Planetary Resonance Drives Cosmic Rays and Climate Change

This line of study has been ongoing for a number of years. A explanation of this paper and its significance can be found here.

Nicola Scafetta, Franco Milani, Antonio Bianchini, Sergio Ortolani. On the astronomical origin of the Hallstatt oscillation found in radiocarbon and climate records throughout the Hocene. Earth-Science Reviews
 http://dx.doi.org/10.1016/j.earscirev.2016.09.004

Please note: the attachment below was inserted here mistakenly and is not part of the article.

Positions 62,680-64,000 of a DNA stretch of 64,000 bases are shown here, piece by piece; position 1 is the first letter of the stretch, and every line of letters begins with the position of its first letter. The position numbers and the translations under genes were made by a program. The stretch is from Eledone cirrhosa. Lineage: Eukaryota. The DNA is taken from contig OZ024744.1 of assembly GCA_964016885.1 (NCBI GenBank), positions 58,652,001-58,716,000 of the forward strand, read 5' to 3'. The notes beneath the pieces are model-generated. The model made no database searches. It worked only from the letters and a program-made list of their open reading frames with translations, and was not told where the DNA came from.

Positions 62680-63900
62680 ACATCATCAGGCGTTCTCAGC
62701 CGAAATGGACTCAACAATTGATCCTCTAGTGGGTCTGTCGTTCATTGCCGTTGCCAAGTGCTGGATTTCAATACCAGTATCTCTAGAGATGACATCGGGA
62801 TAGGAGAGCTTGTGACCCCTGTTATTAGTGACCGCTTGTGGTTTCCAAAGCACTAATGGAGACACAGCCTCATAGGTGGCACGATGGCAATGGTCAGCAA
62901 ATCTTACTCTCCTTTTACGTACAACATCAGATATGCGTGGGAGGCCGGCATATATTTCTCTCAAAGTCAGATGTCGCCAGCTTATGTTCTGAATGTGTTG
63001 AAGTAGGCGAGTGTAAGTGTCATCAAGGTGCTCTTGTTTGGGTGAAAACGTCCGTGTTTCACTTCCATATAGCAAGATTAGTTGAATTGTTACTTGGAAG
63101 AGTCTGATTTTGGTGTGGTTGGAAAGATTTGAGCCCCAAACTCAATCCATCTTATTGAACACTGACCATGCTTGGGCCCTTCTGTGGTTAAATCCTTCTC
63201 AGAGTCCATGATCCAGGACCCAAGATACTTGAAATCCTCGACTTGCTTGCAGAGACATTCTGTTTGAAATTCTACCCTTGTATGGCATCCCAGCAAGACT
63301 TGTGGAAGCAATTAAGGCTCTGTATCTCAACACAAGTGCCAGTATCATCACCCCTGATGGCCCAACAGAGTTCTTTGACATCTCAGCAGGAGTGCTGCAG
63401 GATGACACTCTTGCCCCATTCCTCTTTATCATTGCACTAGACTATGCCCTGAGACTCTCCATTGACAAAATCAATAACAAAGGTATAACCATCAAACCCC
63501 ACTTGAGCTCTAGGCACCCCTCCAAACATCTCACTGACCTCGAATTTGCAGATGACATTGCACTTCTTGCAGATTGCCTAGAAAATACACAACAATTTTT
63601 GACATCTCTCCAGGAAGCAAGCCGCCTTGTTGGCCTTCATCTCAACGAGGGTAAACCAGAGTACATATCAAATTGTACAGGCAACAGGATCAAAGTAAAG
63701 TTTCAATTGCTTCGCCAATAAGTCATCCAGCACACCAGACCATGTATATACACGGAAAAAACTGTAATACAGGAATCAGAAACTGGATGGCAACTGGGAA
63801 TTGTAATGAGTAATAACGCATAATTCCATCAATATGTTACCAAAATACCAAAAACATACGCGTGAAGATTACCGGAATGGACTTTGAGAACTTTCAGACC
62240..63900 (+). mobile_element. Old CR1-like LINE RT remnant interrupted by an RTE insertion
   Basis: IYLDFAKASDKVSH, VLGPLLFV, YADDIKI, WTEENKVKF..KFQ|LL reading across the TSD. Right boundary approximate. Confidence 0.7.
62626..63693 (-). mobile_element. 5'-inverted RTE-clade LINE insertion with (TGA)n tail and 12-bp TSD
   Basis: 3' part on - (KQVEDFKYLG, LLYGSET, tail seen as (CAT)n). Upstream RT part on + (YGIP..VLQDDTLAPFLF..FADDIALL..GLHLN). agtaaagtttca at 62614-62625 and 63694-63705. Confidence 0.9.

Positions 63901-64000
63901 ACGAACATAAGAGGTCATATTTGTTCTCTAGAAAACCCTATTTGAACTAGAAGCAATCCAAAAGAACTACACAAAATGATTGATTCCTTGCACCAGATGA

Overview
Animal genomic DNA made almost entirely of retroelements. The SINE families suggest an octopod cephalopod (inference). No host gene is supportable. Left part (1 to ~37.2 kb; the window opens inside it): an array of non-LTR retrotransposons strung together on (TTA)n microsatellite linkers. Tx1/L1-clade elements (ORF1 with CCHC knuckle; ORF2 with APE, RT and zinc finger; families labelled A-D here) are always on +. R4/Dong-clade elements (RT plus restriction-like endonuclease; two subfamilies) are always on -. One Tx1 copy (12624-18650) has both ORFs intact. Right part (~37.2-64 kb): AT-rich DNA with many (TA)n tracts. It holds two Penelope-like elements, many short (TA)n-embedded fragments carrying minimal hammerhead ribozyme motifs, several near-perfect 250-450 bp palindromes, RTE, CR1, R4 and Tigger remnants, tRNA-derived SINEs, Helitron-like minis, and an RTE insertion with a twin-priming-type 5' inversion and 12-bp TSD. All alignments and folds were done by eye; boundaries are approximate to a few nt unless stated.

An oscillation with a period of about 2100–2500 years, the Hallstatt cycle, is found in cosmogenic radioisotopes (14C and 10Be) and in paleoclimate records throughout the Holocene. This oscillation is typically associated with solar variations, but its primary physical origin remains uncertain. Herein we show strong evidences for an astronomical origin of this cycle. Namely, this oscillation is coherent to a repeating pattern in the periodic revolution of the planets around the Sun: the major stable resonance involving the four Jovian planets – Jupiter, Saturn, Uranus and Neptune – which has a period of about p = 2318 years. Inspired by the Milanković’s theory of an astronomical origin of the glacial cycles, we test whether the Hallstatt cycle could derive from the rhythmic variation of the circularity of the solar system disk assuming that this dynamics could eventually modulate the solar wind and, consequently, the incoming cosmic ray flux and/or the interplanetary/cosmic dust concentration around the Earth-Moon system. The orbit of the planetary mass center (PMC) relative to the Sun is used as a proxy. We analyzed how the instantaneous eccentricity vector of this virtual orbit varies from 13,000 BCE to 17,000 CE. We found that it undergoes a kind of pulsations and clearly presents rhythmic contraction and expansion patterns with a 2318 year period together with a number of already known faster oscillations associated to the planetary orbital stable resonances. There exists a quasi π/2 phase shift between the 2100–2500 year oscillation found in the14C record and that of the calculated eccentricity function. Namely, at the Hallstatt-cycle time scale, a larger production of radionucleotide particles occurs while the Sun-PMC orbit evolves from more elliptical shapes (e ≈ 0.598) to more circular ones (e ≈ 0.590), that is while the orbital system is slowly imploding or bursting inward; a smaller production of radionucleotide particles occurs while the Sun-PMC orbit evolves from more circular shapes (e ≈ 0.590) to a more elliptical ones (e ≈ 0.598), that is while the orbital system is slowly exploding or bursting outward. Since at this timescale the PMC eccentricity variation is relatively small (e = 0.594 ± 0.004), the physical origin of the astronomical 2318 year cycle is better identified and distinguished from faster orbital oscillations by the times it takes the PMC to make pericycles and epicycles around the Sun and the times it takes to move from minimum to maximum distance from the Sun within those arcs. These particular proxies reveal a macroscopic 2318 year period oscillation, together with other three stable outer planet orbital resonances with periods of 159, 171 and 185 years. This 2318 year oscillation is found to be spectrally coherent with the Δ14C Holocene record with a statistical confidence above 95%, as determined by spectral analysis and cross wavelet and wavelet coherence analysis. At the Hallstatt time scale, maxima of the radionucleotide production occurred when, within each pericycle-apocycle orbital arc, the time required by the PMC to move from the minimum to the maximum distance from the Sun varies from about 8 to 16 years while the time required by the same to move from the maximum to the minimum distance from the Sun varies from about 7 to 14 years, and viceversa. Thus, we found that a fast expansion of the Sun-PMC orbit followed by a slow contraction appears to prevent cosmic rays to enter within the system inner region while a slow expansion followed by a fast contraction favors it. Similarly, the same dynamics could modulate the amount of interplanetary/cosmic dust falling on Earth. Indeed, many other stable orbital resonance frequencies (e.g. at periods of 20 years, 45 years, 60 years, 85 years, 159–171–185 years) are found in radionucleotide, solar, aurora and climate records, as determined in the scientific literature. Thus, the result supports a planetary theory of solar and/or climate variation that has recently received a renewed attention. In our particular case, the rhythmic contraction and expansion of the solar system driven by a major resonance involving the movements of the four Jovian planets appear to work as a gravitational/electromagnetic pump that increases and decreases the cosmic ray and dust densities inside the inner region of the solar system, which then modulate both the radionucleotide production and climate change by means of a cloud/albedo modulation.

 

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